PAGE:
“I feel like it would be really embarrassing for me to ask if I could get a desk right up here, just because my thighs are like pinching, you know,” Fuller said.  “I’m not the only plus-size woman in my classes or men for that matter. We need to have better seating overall, like this is not high school we have adult bodies.” 

    Fuller adds that with the ongoing construction around campus, she thinks there is no excuse for why desks have not been replaced in older classrooms and that the newly renovated parts are just for show to get students to attend.  

    “I feel that [renovations] are extremely disrespectful and annoying that’s all for show, right? Like, this is all ‘oh, come to our campus come to our college,” Fuller said. “It’s beautiful is newly renovated, we have money’. But when you come into the classrooms, particularly in a building like [Hartwell Hall], the oldest one on campus that has burned down once and the chairs aren’t even inclusive, it’s like, okay, like you got me in the door, but also, I don’t even like want to be here now. I’d much rather be in my bed during school online because I’m not comfortable in these classrooms.”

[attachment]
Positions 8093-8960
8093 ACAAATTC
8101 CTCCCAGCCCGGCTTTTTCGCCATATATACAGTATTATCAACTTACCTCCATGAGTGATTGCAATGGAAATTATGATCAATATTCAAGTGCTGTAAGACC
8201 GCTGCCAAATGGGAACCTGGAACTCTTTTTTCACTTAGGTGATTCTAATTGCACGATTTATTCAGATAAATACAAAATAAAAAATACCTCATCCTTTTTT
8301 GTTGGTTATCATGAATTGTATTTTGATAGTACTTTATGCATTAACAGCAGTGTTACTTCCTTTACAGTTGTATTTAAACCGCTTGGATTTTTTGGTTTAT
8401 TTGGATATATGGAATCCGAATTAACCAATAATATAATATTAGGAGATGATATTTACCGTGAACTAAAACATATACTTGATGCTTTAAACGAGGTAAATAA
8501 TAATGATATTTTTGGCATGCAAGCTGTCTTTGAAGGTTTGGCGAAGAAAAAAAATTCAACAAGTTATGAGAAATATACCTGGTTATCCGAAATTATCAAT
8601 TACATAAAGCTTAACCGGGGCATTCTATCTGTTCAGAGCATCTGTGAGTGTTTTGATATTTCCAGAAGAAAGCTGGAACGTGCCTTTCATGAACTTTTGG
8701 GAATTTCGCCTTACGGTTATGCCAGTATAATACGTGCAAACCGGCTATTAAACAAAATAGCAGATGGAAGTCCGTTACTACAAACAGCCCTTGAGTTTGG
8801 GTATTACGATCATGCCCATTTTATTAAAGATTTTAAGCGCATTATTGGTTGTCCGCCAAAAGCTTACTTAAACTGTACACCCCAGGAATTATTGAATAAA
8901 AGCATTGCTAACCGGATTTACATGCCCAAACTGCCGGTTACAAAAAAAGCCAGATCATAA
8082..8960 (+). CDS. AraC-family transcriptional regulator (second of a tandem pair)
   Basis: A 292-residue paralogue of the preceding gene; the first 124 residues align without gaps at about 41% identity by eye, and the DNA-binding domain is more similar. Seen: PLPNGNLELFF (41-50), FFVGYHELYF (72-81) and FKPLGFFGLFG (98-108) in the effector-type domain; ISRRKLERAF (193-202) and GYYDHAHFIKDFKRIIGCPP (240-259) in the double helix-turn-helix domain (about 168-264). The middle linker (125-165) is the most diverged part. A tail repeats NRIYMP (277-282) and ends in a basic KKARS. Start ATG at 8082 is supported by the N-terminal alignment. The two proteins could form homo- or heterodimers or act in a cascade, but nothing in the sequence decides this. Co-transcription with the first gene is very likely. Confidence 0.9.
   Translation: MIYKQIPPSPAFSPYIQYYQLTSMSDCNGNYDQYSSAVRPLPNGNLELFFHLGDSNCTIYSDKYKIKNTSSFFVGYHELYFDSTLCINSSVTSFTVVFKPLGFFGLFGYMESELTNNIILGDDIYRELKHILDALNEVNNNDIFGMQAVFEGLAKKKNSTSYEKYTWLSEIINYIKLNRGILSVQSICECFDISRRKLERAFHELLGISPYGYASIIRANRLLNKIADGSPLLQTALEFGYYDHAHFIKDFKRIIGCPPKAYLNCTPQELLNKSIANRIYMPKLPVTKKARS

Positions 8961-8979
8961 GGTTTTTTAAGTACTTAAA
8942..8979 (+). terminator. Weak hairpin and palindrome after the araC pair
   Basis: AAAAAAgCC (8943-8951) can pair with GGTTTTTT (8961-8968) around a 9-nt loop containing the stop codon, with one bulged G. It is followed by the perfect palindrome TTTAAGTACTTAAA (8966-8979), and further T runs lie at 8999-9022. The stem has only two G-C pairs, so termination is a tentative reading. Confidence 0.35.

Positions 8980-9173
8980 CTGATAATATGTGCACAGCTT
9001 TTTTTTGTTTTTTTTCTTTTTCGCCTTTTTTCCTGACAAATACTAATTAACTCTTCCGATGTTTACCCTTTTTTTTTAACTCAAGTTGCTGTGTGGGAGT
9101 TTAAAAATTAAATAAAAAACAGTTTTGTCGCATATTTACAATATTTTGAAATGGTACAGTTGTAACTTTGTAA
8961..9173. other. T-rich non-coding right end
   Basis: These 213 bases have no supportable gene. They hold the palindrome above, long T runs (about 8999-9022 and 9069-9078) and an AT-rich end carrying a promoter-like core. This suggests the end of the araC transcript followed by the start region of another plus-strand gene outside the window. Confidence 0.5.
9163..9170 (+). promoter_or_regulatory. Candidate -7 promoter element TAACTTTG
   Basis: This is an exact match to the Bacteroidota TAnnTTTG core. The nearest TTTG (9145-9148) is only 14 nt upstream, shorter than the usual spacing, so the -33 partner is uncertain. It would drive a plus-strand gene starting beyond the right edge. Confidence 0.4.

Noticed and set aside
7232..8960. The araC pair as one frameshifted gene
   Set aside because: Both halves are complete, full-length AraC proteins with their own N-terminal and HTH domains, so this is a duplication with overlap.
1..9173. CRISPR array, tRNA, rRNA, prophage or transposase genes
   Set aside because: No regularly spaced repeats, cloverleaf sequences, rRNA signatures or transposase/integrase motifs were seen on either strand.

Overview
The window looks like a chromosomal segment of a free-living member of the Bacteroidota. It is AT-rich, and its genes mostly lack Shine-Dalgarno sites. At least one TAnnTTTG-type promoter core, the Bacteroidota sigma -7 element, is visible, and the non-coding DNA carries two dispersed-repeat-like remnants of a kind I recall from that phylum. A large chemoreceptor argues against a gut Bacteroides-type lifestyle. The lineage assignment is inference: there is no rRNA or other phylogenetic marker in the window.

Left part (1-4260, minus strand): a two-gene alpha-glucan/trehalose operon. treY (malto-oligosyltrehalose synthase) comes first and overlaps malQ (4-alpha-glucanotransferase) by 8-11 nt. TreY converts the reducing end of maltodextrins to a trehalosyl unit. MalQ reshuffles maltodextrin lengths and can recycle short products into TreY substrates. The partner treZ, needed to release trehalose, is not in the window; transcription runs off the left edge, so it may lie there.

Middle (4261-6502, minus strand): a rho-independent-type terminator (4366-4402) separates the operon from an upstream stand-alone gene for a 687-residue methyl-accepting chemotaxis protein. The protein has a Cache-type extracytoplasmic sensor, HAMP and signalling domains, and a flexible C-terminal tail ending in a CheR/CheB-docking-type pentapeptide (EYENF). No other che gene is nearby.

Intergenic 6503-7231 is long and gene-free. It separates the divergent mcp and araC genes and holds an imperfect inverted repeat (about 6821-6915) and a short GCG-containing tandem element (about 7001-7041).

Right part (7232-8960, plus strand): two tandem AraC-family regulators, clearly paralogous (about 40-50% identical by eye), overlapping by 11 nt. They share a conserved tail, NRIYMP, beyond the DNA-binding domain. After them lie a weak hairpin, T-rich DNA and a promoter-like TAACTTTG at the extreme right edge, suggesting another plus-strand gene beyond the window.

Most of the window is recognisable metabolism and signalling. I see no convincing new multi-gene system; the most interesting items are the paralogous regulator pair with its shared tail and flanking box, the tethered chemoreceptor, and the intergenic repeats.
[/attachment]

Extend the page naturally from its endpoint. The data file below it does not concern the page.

Ariana Fuller in Liberal Arts Building classroom

    Although there is mention from students regarding the Accessibility Office, there isn’t much information about it that student’s like Fuller or Young have found easy to access. Assistant director of student accessibility services Nikki Hall says she understands why students are so angry over the desk sizes and that she has had issues with the desks in Hartwell herself because of her own disability.  

    “I’m only three foot 10, the chairs in Hartwell cut off my circulation because the desk has to go down, which pushes me all the way back,” Hall said. “And then the edge of the chair at Hartwell pushes my leg up and it makes my feet go numb, I can’t bend my knees because the desk pushes me back. So for as much as it doesn’t fit them. It doesn’t fit me either.”